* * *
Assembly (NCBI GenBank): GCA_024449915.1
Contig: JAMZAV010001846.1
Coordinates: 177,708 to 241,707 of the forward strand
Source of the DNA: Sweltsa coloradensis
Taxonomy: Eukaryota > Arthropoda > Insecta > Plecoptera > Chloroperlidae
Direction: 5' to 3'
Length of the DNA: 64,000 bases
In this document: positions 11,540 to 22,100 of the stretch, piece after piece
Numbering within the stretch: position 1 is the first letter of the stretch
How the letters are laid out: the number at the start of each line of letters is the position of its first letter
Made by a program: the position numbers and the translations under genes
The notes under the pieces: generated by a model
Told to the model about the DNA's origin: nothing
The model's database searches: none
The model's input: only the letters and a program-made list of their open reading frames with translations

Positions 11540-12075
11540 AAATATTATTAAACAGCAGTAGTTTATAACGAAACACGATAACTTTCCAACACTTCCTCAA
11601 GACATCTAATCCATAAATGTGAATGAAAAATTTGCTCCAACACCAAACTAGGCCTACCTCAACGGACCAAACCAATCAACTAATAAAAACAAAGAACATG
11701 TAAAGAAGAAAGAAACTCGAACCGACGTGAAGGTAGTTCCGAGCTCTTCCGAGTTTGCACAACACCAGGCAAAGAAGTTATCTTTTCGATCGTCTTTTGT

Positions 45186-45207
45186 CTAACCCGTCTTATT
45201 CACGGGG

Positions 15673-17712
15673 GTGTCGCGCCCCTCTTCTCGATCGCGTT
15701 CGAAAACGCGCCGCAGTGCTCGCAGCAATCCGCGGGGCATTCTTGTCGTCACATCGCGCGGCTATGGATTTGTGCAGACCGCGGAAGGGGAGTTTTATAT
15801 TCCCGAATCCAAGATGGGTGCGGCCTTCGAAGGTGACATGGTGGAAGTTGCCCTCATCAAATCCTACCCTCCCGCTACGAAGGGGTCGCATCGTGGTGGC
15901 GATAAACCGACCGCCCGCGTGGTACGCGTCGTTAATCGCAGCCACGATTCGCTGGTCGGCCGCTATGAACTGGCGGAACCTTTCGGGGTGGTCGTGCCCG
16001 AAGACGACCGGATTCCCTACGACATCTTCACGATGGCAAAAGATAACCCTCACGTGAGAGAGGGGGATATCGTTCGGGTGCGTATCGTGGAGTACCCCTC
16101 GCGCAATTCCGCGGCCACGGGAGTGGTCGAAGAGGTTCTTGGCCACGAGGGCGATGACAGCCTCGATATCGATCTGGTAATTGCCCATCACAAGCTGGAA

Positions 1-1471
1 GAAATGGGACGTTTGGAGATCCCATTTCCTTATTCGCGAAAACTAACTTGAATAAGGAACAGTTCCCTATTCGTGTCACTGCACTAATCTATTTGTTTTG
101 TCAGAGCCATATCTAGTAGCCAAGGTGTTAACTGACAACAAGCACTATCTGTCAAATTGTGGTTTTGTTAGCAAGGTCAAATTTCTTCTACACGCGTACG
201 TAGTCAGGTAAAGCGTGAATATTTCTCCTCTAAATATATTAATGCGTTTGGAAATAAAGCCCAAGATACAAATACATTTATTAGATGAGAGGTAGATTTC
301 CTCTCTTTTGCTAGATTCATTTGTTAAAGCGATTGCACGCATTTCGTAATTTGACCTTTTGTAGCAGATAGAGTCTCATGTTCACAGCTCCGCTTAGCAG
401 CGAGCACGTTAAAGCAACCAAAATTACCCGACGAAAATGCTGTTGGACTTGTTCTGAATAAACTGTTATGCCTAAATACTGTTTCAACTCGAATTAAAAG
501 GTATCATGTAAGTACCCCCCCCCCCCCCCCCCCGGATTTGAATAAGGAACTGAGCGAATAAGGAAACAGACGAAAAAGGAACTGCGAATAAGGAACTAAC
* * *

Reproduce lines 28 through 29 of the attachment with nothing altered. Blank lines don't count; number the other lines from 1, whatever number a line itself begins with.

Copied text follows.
16001 AAGACGACCGGATTCCCTACGACATCTTCACGATGGCAAAAGATAACCCTCACGTGAGAGAGGGGGATATCGTTCGGGTGCGTATCGTGGAGTACCCCTC
16101 GCGCAATTCCGCGGCCACGGGAGTGGTCGAAGAGGTTCTTGGCCACGAGGGCGATGACAGCCTCGATATCGATCTGGTAATTGCCCATCACAAGCTGGAA